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Nurse Milli, RN
Nurse Milli, RN, Nurse (RN)
Category: Health
Satisfied Customers: 4139
Experience:  20 years experience in many areas of Nursing. Both Hospital and Private Practice experience.
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Osteoarthritic changes in c-spine. No discs, confirmed by MRI.

Resolved Question:

Osteoarthritic changes in c-spine. No discs, confirmed by MRI. Degenerative disease process? Autoimmune? Any ideas?
Submitted: 5 years ago.
Category: Health
Expert:  Nurse Milli, RN replied 5 years ago.

Hi there and thank you for the question


Osteoarthritic changes in the spine (any area of the spine) are usually age related unless it is genetic or due to trauma. This could also be related to other issues such as DDD (degenerative disc disease). Physical therapy is great for this type of problem if your insurance will pay for it. People who have issues with their cervical spine like this will often have times of pain and then times where the neck will not bother them much. The key is finding ways to manage the pain at home and being able to deal with it as best you can without surgery if possible.

Customer: replied 5 years ago.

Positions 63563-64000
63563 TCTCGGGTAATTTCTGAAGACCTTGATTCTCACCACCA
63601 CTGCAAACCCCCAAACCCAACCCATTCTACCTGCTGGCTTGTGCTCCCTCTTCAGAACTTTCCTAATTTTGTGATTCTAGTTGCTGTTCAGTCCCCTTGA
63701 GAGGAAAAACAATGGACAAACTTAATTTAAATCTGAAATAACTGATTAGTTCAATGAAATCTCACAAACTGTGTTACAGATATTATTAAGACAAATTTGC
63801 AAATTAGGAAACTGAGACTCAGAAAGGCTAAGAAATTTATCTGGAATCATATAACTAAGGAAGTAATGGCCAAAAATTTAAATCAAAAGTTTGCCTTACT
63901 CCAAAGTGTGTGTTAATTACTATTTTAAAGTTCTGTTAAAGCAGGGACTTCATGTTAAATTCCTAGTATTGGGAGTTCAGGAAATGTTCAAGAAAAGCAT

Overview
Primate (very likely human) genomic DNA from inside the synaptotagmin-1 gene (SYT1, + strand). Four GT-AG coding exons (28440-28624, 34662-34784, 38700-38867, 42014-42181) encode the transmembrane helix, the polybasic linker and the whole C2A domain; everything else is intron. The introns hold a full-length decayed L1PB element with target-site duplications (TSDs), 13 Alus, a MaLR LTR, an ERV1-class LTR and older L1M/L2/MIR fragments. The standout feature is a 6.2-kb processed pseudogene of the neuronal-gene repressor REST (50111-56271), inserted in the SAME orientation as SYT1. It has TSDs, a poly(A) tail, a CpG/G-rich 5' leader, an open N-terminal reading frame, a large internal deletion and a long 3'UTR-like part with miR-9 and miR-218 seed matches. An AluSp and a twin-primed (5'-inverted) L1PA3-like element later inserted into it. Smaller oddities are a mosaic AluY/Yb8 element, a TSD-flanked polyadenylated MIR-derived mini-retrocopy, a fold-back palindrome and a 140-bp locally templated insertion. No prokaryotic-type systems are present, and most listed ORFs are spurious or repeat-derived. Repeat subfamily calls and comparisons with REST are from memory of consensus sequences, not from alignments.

Hi Milli,

How would I get screened to determine genetic predisposition or DDD? Any other unusual causes?

BTW, PT does not help.

Expert:  Nurse Milli, RN replied 5 years ago.

Hi Bill, and thanks for replying back


Genetic predisposition to DDD would be knowing whether or not your family members have it (mother/father/grandparents) specific tests exist. DDD happens when the disc lose their ability to be flexible or cushion the spine. Age can be a huge contributing factor with DDD. The disc 'dry out' over the years and can cause DDD. Small tears in the annulus, bone spurs, and narrowing of the spinal canal can be contributing factors also. The MRI should have shown DDD. If it was not reflected in the report, it still could have been seen just not mentioned.

Customer: replied 5 years ago.
No discs -- no DDD on the MRI.

Specifically, what are the known disease sources (pathogenic organism, autoimmune) for my condition? How could I get tested for an autoimmune disorder or an infection?
Expert:  Nurse Milli, RN replied 5 years ago.

Osteoarthritic changes in general comes from normal wear and tear on the joints (facet joints and spine), prior injury to the area, or cartilage that is weakened by other disease. If you feel you may have something autoimmune going on, blood test would have to be performed along with regular xray, bone density scan, and regular physical exam. Your regular Dr can send you for any or all of these tests or refer you to a Rheumatologist (specialty Physician in this area).

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